Are you pompous and arrogant?

You may be suffering from what is called Narcissistic Personality Disorder. We often times meet with people who are pompous, arrogant, high handed and full of themselves. Always seeking attention and admiration from others. The attitude is, we tend to hiss at them and murmur “these are the never brought up well.” We call them all sorts of names – ‘little brats, little heads and insult their parents that gave birth to them especially when they are young people, not knowing that they may be suffering from Narcissistic Personality Disorder.

The term Narcissism originated from the Roman poet Ovid’s metamorphoses Book 111 in the first century of Narcissus and Echo and later evolved into highly specialized psychoanalytic term. In Ovid’s myth, Narcissus was a handsome young man who spurned the advances of many potential lovers. Narcissism has a rich and complex history in psychoanalysis. Ernest Jones a social psychologist construed narcissism as a character trait which he called the” God Complex”. Ernest described people with the God Complex as being aloof, inaccessible, omnipotent -all powerful, omniscience – all knowing. He observed that these people had a high need for uniqueness and taking no offense from anyone which is an indication that they resemble no other.

People with Narcissistic Personality Disorder (NPD) are characterized by their persistent grandiosity, excessive need for admiration and a personal disdain and lack of empathy for other people. These group of people usually display arrogance and a distorted sense of superiority, and they seek to establish abusive power and control over others. They value themselves to the extent of openly disregarding the feelingsand wishes of others, and expect others to treat them as superiors, regardless of their status and achievements, they exhibit fragile ego and are intolerant of criticism and have a tendency to belittle others in order to validate their own superiority.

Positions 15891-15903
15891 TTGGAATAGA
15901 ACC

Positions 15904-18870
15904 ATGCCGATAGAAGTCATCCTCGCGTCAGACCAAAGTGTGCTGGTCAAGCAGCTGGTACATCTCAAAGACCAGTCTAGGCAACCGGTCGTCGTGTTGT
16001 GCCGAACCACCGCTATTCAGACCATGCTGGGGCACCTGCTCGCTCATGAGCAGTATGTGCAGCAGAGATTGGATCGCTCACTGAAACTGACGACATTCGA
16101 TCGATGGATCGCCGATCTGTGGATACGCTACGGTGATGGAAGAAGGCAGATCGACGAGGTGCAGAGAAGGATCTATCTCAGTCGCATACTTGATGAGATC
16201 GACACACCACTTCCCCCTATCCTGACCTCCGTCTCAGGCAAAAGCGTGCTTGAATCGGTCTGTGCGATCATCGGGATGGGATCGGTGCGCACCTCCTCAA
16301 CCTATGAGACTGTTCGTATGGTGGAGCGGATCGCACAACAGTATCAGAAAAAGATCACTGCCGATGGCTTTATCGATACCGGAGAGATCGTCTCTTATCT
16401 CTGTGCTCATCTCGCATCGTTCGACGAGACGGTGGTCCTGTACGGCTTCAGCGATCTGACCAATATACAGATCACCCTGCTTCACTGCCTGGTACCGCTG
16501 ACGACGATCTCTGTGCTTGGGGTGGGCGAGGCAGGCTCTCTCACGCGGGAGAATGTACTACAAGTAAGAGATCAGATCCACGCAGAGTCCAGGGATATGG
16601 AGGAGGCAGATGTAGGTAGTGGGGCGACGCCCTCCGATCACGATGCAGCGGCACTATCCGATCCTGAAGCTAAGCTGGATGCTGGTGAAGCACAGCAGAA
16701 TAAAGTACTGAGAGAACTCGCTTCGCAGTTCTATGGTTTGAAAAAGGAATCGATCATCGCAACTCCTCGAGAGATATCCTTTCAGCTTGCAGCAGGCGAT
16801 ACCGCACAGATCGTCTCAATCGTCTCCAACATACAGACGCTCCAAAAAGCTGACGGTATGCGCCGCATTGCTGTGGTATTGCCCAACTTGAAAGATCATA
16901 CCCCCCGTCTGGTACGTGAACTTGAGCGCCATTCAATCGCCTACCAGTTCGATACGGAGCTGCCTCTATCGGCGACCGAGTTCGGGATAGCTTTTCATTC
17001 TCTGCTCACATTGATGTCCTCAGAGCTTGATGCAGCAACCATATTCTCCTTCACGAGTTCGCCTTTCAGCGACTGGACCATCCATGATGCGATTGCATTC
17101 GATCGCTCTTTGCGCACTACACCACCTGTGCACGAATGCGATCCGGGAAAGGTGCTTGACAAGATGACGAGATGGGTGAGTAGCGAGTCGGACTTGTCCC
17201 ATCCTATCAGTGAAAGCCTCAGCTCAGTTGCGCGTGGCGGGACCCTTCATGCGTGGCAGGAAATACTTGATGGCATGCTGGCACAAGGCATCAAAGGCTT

People with Narcissistic Personality Disorder usually display some or all of the following symptoms without the  comensurate qualities and achievements.

–  Grandiosity with expectations of superior treatment from other people.

-Fixated on fantasies of power, success, intelligence, attractiveness etc

– Self-perception of being unique, superior and associating with high status people and institutions.

–  Needing continuous admiration from others.

– Sense of entitlement to special treatment and to obedience from others.

–  Exploitative of others to achieve personal gains.

–  Unwilling to empathize with feelings, wishes and needs of other people.

–  Intensely envious of others, and with the belief that others are equally envious of them.

–  Pompous and of arrogant demeanour.

Narcissistic Personality Disorder is known to develop in adolescence or during early childhood. True symptoms of NPD are pervasive, apparent in varied situations, and rigid, and remain consistent over time. Generally, the symptoms of NPD impair a person’s psychological abilities to function well either at work, or school or important social setting.

The causes of Narcissistic Personality Disorder are said to be a combination of environmental, social, and genetic factors.

There is every evidence that Narcissitic Personality Disorder is heritable and individuals are much more likely to develop NPD if they have a family history of the disorder.

Environmental and social factors seem to have significant influence on the onset of NPD. Children tend to learn behavioural patterns from their care givers and parents. When such care givers and parents are Narcissistic in nature, the children have a perception of themselves as being so important and not needing another person.

Leonard Groopman and Arnold Cooper in their studies identified the following as possible factors  that promote the development of  NPD.

–  An oversensitive tempereranment  at birth

–  Excessive admiration that is never balanced with realistic feedback

–  Over indulgence and over valuation by parents, other family members or peers.

–  Being praised for exceptional looks, or abilities by adults.

–   Severe emotional abuse in childhood.

–  Unpredictable or unrealistic care giving from parents.

–  Learning manipulative behaviours from parents.

–  Valued by parents as a means to regulate their self-esteem.


Treatment of Narcissistic Personality Disorder is centred around psychotherapy. Talk therapy can change patterns of behaviour. This could be done individually or in groups using pattern change strategies or temperament change

Pattern Change strategies aim at increasing ability of those with NPD to become more empathic in everyday relationship. This helps to modify patient’s sense of entitlement and self -centeredness.

Temperament change helps work on patient’s traits such as anger, rage, impulsivity and impatience. This can be accomplished by skill training.

Relationship therapy can also be used to help patients to learn the importance of applying “effective expression”, empathy, discussion and problem solving/ conflict resolution.

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